1. Who will accident victims sue if a driver causes a serious injury or fatal injury crash while wearing and using Glass? The driver or Google?
2. Can a driver who caused a traffic crash while wearing them sue Google?
3. How will police, prosecutors and personal injury attorneys prove that a driver was actually using Glass at the time of a vehicle accident?

Regardless of the many questions surrounding this advanced tech product, some tech experts believe it has a bright future because of its usefulness to professionals and entertainment value to consumers. Until Google makes its device available to the public, its future remains to be seen.

Guest Writer Teresa Stewart enjoys learning and sharing information about new and developing technologies. She researched Independence personal injury lawyer online to gather information for this post.

Photo Credit: Flickr Creative Commons

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The Dangers of Driving While Drowsy – an Infographic

Many people have heard of the dangers of “Driving Under the Influence” (DUI) or “Driving While Intoxicated” (DWI). There have been many campaigns to bring awareness to this danger. But there is another danger on the road. A danger that has caused many accidents and even fatalities. The danger of “Driving While Drowsy,” or (DWD). DWD is very dangerous and can cause a driver to lose concentration making the driver unaware of any other vehicles or pedestrians on the road. Precautions should be taken to avoid Driving While Drowsy.

Click here for another 101 Safe Driving Tips

In National Lampoon’s “Vacation”, The Griswold’s are on cross country quest to Wally World. Clark, played by Chevy Chase, is trying to keep to a tight daily schedule thus driving late into the night. We see the family asleep and finally reveal Clark also dozing at the wheel. The Family Truckster careens off the highway into a neighbourhood almost hitting a pedestrian in a cross-walk, another customer walking out of a restaurant and dog being taken on its nightly walk. All while Clark is still asleep. When he is awakened by Helen, he realizes the situation he is in but is helpless. The car spins around and comes to a violent stop in a parking place at the hotel. Clark shouts out, “Well, up and at-em. We’re here.” A very funny scene that was played out for laughs in a movie that still hold up today. But the dangers of driving while drowsy is a very real situation.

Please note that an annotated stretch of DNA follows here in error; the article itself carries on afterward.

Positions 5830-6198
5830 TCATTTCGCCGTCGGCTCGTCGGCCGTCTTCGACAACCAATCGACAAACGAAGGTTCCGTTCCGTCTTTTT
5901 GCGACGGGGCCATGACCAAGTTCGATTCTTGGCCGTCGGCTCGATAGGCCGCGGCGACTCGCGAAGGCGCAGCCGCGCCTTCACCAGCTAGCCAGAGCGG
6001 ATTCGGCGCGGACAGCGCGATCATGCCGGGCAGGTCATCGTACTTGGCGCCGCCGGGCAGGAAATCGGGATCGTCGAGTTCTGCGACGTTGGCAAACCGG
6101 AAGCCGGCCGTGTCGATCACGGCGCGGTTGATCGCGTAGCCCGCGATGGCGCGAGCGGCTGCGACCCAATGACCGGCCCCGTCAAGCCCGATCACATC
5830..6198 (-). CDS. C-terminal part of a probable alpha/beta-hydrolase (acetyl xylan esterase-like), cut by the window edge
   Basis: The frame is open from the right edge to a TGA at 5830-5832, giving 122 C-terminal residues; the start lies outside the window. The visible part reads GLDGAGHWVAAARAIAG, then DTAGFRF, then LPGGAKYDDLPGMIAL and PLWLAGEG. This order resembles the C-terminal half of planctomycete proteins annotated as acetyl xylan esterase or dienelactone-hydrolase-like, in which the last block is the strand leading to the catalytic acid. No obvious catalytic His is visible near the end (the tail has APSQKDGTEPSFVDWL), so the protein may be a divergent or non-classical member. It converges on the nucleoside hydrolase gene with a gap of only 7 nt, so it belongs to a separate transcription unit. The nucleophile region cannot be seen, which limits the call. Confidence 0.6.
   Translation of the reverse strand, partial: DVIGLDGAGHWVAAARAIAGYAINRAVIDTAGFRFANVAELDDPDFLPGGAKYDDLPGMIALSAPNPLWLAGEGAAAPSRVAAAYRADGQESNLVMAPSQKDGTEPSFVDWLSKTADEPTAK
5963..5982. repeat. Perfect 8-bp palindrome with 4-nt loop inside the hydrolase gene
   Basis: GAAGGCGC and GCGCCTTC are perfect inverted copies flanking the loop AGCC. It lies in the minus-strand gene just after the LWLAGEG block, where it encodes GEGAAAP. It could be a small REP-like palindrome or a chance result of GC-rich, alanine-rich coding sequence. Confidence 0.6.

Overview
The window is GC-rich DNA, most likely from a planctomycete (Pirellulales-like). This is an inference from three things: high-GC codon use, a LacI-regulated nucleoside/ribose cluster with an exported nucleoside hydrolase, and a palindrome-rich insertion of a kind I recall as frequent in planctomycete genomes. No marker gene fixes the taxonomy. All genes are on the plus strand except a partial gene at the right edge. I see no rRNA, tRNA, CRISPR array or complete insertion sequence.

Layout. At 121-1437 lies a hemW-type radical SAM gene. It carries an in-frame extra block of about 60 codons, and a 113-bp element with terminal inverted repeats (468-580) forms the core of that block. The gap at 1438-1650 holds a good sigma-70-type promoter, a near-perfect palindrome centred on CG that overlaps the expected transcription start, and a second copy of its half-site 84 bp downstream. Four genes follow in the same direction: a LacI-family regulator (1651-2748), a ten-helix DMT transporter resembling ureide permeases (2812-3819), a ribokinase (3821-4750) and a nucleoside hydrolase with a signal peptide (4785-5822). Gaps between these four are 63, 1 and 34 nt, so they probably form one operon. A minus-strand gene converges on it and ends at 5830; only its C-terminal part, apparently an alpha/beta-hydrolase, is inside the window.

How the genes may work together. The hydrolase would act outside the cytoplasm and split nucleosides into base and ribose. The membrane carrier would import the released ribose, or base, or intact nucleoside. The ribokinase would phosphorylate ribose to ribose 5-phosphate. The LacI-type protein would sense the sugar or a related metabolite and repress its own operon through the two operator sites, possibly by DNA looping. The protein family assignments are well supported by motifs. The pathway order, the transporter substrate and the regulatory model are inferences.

Going without sleep can leave a person on the same conscious level of a drunk driver. Tens of thousands of accidents are caused every year, and 1 in 24 adults has admitted to recently dozing off at the wheel. These statistics don’t include accidents that aren’t reported, such as dozing off and hitting a curb, but regardless, this information is shocking. Younger drivers are more susceptible to this habit as they account for over half of these types of accidents. This damage can be prevented, however. There are measures that drivers can take to ensure they don’t doze off.

If a driver is feeling drowsy, it is important to acknowledge the signs and pull over. The driver can either pull over for the night at a motel or the driver can take a quick cat nap at a rest stop. Both of these options will give the driver the rest needed to be alert on the road. Especially during night-time driving, drivers should consider drinking coffee or an energy drink when the first signs of drowsiness appears. This will provide the driver with temporary alertness so that the driver can find a safe place to pull over. Passengers can also help to keep the driver awake and more alert. Taking these precautions can help prevent an accident and even save lives.

Follow these simple procedures and you will be able to shout, “Well up and at -em, we’re here.”

driving drowsing infographic - don't sleep and drive!